Brancusi, a workshop that has become too nomadic

A logical concern since the National Museum of Modern Art is the depository of other studio funds, but that of the Romanian artist has acquired a particular status in the constitution of his work. Should we therefore move the reconstitution of this workshop a third time?

Brancusi produced most of his work in the workshops he successively occupied near Montparnasse, from 1916 until his death in 1957. Occupy is a weak word, since the artist made these places his living theater. Impasse Ronsin, everything is made by the artist's hands, the sculptures of course but the stools too, like the tables, the workbench, like the front of the fireplace… He also organizes dinners, parties, shows of dance and above all conceives of space as a sort of total work. There he stages the presentation of his sculptures, on particularly chosen bases and is very demanding when it comes to lighting. To maintain the unity of the whole, when a sculpture is sold, he replaces it with a print: “I was stunned by the whiteness and clarity of the room, Man Ray will say, more impressed than by any cathedral. » Influenced by his photographer friend, Brancusi left us many instructive views of his studio and impressive self-portraits in situ. Threatened with expulsion at the beginning of the 1950s by an extension of the neighboring Necker Hospital, he obtained mercy by offering his workshop to the State. The legacy, recorded in his will of April 12, 1956, concerns the entirety, not only 144 sculptures but sketches, 86 bases, furniture, tools, archives, photographic prints, the library… what we can discover in the current retrospective. It is up to the State to preserve the whole and reconstitute the place.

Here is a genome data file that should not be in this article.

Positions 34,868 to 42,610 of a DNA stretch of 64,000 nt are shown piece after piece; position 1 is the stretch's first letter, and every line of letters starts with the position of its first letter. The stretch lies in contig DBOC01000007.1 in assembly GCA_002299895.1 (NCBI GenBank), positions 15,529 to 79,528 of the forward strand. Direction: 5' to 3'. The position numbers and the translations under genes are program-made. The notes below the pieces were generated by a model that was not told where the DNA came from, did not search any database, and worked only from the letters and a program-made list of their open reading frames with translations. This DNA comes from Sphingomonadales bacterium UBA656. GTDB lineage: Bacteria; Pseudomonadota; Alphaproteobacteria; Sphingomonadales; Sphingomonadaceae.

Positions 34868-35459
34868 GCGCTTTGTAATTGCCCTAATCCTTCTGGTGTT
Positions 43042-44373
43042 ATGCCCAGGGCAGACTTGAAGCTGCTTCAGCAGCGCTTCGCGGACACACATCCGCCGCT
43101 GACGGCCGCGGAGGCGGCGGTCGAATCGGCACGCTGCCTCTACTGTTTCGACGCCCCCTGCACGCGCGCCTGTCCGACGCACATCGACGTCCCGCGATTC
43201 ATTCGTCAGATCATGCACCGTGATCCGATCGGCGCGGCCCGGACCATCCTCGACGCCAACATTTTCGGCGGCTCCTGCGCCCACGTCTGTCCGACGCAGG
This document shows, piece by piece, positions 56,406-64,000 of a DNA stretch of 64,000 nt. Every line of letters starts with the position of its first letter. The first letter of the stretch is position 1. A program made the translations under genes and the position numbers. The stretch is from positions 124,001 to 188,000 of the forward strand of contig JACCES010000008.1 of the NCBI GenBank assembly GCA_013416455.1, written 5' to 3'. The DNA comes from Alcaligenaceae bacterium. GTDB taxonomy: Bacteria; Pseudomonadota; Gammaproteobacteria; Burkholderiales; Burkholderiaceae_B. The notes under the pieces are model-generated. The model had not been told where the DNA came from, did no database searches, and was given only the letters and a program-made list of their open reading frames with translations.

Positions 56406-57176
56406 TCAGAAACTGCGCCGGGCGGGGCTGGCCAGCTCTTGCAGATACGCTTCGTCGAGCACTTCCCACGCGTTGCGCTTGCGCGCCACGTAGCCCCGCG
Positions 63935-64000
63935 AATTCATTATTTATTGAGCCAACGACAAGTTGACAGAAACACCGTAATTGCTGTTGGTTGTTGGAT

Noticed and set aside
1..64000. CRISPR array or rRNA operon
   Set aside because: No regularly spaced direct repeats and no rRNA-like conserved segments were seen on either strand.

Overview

A first reconstruction was presented in 1962 at the National Museum of Modern Art (Mnam) then deployed at the Palais de Tokyo. In 1977, the Mnam collections were transferred to the Beaubourg plateau. A small building was then built on the north side of the piazza to relocate the workshop. Twenty years later, the presidency of the Center Pompidou recognizes that this construction“has always seemed incongruous and disparate”. She then decided to entrust Renzo Piano, co-architect of the parent company, with the task of creating a new reconstruction, the one we know today near the flagship building. A perilous undertaking, from which the Italian fared rather well. He avoids the fetishism of the object, the identical reproduction while respecting the original volumes. Above all, it promotes the quality of the exhibition of works with overhead light. But the place suffers from low attendance. The signage intended to encourage visitors to the Center to take this path is deplorable and, even so, the place is cramped. It has therefore just been decided to move the workshop again, to place it in the collection route. Is this really a priority? What will become of the small building carefully designed for a specific use? Is it appropriate to reduce the space for the Mnam collections in the main building? Opportunity to finance a new redevelopment of the workshop? The technical renovation of the main building (asbestos removal of facades, energy optimization, etc.) is now estimated at €262 million, the cultural master plan – the redevelopment of interior spaces – at €207 million. The State provides the first budget, the Center Pompidou must finance the second. Choices will have to be made if the revenues do not match the ambitions or if the debate convinces us to remain in the Piano building.

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